Hudson Mohawke is not a Lower Manhattan-based hairstyle. He doesn’t even wear a Lower Manhattan-based hairstyle. But, I mean, he constructed the beat behind Yeezy’s “Blood on the Leaves,” which is perhaps the best song on Yeezus, and that’s good enough for me.
Born Ross Birchard, Hudson Mohawke looks like a literal sixteen-year-old but is actually 29. His dad gave him his first pair of turntables when he was 11. At 15, Mohawke was the youngest-ever UK DMC finalist. Except then, he spun under the name “DJ Itchy,” which is horrible. His career took off in his native Glasgow, Scotland, by getting radio slots, performing at Glasgow University, and DJing in clubs under the name DJ Mayhem, a big step up from DJ Itchy.
Mohawke had no real recognition outside the viral boundaries of SoundCloud etcetera until 2012. His repertoire was mostly composed of underground releases and mixes circulated online, even after signing to Warp Records in 2009. His first official release, “Spotted,” was featured on the Rush Hour beat compilation Beat Dimensions Vol. 1, and his second official release, “Free Mo,” was released on the Ubiquity Records various-artists compilation Choices, Vol. 1. In 2008, his first official EP, Ooops!, was an underground hit.
Yes, the SW performers are coming here but they aren’t going here — catch my drift? A two hour performance does not make you Brown student. But this is BlogDailyHerald, and Hank is back to throw some light on deep hypothetical situations to ramble back. Let us explore what it would be like if Hudson Mohawke, Yeasayer, Pusha T, Waka Flocka, and Modest Mouse got early admissions acceptance Z-listed and were Brown Students.
Hudson, or Ross Birchard as his mom calls him, is from Scotland (which is like England’s slightly paler cousin). He is a DJ, just like me, but he doesn’t play his iPod unwelcomely at pre-games he is not actually invited to. He is also a producer (whatever that means) on Kanye West’s G.O.O.D Music label. Lastly, he is (the better) half of the DJ duo TNGHT (pronounced tonight). Ok, backstory complete, now the jokes can start!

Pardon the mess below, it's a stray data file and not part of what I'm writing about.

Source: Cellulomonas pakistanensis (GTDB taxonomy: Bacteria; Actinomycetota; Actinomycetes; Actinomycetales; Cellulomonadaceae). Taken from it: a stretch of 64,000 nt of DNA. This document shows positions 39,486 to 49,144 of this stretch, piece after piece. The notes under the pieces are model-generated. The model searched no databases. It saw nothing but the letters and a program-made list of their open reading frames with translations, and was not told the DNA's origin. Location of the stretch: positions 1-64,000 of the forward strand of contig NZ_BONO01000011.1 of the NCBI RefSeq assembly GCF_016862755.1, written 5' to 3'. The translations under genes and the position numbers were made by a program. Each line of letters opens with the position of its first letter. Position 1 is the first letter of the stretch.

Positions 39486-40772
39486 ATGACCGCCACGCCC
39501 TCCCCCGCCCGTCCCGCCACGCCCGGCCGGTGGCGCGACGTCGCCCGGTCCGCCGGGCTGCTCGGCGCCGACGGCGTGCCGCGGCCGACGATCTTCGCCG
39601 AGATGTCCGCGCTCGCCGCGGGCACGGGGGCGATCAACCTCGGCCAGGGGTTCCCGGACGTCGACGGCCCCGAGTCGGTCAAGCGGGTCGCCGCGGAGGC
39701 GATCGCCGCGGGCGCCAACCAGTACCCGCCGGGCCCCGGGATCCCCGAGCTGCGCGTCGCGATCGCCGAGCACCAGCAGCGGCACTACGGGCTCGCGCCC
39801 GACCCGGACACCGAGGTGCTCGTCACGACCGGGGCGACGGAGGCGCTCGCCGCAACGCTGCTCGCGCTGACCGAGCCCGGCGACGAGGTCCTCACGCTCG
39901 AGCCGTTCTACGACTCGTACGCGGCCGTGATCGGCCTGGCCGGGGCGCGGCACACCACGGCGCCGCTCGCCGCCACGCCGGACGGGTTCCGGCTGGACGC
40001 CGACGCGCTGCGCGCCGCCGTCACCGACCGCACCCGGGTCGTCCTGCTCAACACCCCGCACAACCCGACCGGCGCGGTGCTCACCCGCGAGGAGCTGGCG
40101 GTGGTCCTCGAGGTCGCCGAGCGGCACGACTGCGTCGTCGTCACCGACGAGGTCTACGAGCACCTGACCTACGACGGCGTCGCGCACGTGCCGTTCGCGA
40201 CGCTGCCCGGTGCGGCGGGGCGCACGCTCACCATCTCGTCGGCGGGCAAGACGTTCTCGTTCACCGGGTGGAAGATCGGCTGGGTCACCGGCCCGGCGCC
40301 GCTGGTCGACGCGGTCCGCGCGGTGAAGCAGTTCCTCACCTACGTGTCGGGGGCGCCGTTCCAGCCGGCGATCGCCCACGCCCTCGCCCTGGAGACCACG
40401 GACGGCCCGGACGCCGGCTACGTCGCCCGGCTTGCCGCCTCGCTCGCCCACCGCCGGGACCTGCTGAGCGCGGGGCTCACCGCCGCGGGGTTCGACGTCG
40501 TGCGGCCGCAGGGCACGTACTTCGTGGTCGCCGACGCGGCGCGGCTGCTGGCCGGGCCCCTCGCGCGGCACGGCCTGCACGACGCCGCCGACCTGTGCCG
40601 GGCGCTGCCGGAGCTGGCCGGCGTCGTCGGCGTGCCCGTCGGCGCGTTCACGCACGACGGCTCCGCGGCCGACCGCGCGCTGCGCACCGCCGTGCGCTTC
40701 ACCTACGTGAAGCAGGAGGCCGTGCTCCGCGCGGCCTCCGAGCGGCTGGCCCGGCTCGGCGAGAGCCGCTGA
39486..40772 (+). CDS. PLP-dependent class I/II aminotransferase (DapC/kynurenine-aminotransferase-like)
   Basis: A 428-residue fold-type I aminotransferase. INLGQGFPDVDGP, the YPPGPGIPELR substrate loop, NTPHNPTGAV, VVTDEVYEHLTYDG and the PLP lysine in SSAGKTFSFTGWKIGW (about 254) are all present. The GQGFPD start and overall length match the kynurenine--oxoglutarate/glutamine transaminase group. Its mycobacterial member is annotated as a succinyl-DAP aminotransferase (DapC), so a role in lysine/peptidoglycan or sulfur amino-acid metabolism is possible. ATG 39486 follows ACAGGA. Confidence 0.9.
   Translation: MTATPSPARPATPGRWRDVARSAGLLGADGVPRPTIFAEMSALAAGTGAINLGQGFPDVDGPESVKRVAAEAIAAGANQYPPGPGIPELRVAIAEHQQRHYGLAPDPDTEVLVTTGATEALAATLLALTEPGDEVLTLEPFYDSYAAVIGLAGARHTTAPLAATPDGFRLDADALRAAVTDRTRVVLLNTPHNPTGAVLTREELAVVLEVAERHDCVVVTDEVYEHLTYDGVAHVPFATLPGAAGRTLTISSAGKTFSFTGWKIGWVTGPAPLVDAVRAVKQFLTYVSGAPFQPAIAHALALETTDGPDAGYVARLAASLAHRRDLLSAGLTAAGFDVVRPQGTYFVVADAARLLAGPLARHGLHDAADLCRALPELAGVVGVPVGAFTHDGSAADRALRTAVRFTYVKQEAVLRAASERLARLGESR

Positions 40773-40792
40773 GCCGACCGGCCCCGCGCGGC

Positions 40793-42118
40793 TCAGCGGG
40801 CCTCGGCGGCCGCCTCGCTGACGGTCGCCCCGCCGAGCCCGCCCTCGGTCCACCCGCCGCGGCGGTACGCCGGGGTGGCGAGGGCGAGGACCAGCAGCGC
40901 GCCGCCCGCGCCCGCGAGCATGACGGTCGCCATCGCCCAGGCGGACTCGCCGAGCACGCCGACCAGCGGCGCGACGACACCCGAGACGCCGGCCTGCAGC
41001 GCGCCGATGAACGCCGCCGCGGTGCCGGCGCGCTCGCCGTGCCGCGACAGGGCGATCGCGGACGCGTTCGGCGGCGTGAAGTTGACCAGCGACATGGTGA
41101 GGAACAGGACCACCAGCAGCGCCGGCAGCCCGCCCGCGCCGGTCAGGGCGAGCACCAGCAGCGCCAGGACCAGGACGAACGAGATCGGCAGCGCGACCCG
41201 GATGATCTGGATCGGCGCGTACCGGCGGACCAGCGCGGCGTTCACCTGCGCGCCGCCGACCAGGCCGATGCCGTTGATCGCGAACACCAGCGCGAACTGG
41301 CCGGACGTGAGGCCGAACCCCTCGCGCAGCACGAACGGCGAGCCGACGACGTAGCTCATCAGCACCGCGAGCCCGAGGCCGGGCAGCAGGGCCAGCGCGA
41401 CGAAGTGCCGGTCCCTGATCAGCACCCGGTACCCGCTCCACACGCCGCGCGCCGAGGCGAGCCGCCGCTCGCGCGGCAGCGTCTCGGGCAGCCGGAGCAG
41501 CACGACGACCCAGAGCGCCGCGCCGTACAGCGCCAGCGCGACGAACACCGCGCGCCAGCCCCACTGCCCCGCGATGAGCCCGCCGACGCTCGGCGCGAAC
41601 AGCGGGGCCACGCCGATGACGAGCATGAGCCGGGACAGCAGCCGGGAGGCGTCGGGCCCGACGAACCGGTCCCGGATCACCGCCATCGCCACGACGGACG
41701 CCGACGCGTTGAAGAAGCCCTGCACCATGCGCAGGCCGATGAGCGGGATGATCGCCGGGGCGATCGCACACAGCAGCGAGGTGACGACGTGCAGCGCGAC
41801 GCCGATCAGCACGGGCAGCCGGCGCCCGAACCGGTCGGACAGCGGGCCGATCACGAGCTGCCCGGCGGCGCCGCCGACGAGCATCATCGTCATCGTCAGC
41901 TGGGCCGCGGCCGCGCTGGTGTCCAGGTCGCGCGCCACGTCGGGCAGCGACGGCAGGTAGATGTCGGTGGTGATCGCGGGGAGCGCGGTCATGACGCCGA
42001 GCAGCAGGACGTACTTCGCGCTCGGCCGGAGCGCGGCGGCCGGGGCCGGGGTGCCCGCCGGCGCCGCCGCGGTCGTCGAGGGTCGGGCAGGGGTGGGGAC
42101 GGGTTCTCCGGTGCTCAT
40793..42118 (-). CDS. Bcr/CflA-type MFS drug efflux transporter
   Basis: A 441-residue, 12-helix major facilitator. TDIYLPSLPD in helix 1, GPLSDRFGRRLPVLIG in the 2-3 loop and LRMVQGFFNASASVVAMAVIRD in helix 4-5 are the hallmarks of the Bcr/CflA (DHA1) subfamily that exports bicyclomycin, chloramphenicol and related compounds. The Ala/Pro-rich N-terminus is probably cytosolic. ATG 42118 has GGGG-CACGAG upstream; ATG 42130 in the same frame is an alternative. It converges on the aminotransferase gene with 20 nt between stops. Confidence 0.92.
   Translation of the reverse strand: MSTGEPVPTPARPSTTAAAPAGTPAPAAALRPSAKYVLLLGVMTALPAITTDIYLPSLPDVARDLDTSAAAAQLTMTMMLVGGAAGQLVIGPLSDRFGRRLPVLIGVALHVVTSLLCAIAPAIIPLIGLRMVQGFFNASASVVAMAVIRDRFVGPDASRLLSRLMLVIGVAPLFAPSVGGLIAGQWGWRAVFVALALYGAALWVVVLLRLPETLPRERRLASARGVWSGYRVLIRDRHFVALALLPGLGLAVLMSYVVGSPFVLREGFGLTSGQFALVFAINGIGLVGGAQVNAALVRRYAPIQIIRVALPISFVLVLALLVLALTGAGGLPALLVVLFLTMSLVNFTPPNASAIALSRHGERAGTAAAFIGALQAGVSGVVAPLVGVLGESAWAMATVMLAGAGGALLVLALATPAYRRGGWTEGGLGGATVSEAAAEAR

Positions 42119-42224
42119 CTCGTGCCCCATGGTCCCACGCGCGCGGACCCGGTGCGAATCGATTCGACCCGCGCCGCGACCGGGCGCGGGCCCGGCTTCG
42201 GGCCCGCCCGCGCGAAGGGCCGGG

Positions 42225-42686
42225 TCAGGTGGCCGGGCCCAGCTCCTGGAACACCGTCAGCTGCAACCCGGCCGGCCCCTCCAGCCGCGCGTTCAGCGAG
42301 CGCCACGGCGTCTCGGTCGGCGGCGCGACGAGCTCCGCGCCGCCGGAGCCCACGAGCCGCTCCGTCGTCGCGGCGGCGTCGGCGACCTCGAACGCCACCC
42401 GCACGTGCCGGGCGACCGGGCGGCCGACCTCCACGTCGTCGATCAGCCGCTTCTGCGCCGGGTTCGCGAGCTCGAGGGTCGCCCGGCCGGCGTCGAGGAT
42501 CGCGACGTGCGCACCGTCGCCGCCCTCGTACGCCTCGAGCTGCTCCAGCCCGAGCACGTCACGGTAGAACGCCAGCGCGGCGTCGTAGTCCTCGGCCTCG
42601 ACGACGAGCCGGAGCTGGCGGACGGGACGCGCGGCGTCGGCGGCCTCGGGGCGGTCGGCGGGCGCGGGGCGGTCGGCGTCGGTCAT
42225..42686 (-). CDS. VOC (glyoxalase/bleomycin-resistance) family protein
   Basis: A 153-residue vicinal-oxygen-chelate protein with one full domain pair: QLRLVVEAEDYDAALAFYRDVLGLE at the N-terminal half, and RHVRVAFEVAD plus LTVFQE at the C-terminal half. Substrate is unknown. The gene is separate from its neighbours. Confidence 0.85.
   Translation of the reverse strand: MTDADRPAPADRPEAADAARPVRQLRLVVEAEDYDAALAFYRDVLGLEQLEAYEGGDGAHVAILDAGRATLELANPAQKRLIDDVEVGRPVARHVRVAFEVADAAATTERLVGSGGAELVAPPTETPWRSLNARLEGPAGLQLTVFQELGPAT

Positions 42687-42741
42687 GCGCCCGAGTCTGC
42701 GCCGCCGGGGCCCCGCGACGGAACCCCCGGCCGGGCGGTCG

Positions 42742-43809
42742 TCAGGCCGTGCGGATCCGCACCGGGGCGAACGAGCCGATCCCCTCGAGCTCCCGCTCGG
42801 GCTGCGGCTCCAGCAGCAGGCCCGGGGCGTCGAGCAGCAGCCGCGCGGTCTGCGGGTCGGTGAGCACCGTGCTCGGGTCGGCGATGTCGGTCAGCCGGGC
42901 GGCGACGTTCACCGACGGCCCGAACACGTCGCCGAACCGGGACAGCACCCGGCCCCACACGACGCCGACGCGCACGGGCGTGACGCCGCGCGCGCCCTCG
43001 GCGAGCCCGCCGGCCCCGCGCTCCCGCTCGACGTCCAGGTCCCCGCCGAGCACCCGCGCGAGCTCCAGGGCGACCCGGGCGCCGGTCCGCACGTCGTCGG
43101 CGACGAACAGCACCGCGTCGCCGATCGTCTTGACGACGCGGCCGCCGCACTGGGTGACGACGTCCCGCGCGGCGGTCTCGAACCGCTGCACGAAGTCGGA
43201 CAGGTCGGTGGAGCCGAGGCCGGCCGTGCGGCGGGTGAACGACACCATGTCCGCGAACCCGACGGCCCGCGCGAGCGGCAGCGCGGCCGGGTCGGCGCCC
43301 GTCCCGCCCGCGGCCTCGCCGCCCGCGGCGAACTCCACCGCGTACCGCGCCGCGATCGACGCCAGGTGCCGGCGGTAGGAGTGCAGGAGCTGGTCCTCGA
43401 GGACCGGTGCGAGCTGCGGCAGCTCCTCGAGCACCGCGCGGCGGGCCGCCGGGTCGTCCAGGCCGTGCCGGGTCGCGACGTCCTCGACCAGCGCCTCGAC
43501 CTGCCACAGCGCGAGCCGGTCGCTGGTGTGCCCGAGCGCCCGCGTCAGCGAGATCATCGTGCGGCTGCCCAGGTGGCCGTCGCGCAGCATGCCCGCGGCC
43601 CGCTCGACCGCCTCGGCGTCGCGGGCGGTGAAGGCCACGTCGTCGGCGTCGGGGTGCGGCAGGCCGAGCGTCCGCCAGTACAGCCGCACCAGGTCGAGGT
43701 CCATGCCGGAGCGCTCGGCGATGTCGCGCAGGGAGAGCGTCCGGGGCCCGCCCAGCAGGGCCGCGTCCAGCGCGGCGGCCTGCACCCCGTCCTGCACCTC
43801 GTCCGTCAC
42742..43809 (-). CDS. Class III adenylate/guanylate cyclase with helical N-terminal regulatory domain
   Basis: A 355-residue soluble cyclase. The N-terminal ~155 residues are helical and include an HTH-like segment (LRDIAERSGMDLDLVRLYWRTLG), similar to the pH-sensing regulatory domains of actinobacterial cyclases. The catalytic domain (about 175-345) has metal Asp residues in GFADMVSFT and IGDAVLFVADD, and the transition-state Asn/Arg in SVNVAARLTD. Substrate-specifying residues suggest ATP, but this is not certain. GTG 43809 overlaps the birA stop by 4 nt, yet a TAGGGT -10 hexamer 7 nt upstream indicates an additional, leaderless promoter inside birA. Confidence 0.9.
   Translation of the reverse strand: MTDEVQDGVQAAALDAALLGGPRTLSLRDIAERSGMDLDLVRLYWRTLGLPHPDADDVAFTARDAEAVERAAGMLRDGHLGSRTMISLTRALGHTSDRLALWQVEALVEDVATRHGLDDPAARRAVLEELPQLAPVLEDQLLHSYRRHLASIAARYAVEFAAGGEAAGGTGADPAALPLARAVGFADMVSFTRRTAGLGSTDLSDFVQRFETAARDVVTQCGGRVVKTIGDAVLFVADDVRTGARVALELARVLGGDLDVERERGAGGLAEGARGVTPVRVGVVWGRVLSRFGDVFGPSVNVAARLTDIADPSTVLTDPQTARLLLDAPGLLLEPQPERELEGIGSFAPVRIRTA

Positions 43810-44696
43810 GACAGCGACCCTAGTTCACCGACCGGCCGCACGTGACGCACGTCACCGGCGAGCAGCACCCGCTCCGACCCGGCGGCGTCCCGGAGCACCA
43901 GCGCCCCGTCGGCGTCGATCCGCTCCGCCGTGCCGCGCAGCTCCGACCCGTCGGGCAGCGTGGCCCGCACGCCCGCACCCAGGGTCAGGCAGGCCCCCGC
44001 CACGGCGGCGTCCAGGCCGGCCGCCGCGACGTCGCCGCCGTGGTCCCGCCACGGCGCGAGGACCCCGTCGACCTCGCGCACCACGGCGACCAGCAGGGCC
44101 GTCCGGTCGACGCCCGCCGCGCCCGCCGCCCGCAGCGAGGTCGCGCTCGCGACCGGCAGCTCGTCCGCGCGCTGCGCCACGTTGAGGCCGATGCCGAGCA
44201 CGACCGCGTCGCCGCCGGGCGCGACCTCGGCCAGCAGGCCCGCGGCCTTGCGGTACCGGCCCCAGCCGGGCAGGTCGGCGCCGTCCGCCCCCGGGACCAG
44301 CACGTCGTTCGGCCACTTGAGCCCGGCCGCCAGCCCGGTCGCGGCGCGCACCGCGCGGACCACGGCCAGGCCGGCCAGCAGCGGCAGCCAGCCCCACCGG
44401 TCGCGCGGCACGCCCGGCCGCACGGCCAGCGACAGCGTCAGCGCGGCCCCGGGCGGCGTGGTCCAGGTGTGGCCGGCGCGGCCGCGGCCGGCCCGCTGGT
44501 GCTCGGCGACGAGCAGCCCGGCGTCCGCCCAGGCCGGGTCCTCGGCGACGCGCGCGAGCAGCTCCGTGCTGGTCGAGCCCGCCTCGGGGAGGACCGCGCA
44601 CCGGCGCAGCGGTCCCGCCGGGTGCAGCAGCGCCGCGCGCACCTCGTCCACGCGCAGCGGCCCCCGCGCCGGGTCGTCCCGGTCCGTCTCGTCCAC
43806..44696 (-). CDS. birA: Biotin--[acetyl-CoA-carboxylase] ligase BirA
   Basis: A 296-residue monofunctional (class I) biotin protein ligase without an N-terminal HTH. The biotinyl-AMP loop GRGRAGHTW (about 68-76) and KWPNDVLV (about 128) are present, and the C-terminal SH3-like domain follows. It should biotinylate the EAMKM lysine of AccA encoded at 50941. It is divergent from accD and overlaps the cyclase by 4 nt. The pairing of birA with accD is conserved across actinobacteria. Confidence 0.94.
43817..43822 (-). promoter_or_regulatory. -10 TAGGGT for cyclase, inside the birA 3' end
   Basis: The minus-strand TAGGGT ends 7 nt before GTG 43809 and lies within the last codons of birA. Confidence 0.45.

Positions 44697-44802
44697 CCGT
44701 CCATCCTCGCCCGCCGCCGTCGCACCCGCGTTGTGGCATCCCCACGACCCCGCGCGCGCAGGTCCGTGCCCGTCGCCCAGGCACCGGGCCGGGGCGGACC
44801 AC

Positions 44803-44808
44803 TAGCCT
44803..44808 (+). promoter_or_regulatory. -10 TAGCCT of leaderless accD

So what would Hudson be like as a Brown student? I think you could find Hudson throwing out fire jams at Small Victories party at Colosseum, Ultra, or one of those other horrible places. Likely to be constantly mixing beats in his dorm room, Hudson would live on the Main Green and blast music 24/7 out his window. He might learn about Scottish history or maybe he would study music? Both sound like so much… fun? I reached out to Hudson Mohawke’s people to ask what his favorite food is and if he plays any sports. So far, they have not responded, which is shocking. Would he be in a fraternity? Do fraternities still exist at Brown? Insert monkey emoji here.
Despite foreboding snow piles lingering on the Green, Spring Weekend 2015 is upon us. Believe it or not, after spring break, there are actually only a few weeks until the joyous week weekend that marks the end of New England hibernation and the beginning of the greatest month (yes, it’s really only a month) at Brown: spring.
So, study up. Acquaint yourself with artists unknown to you and get pumped for those you’ve been bumping for years. Happy listening!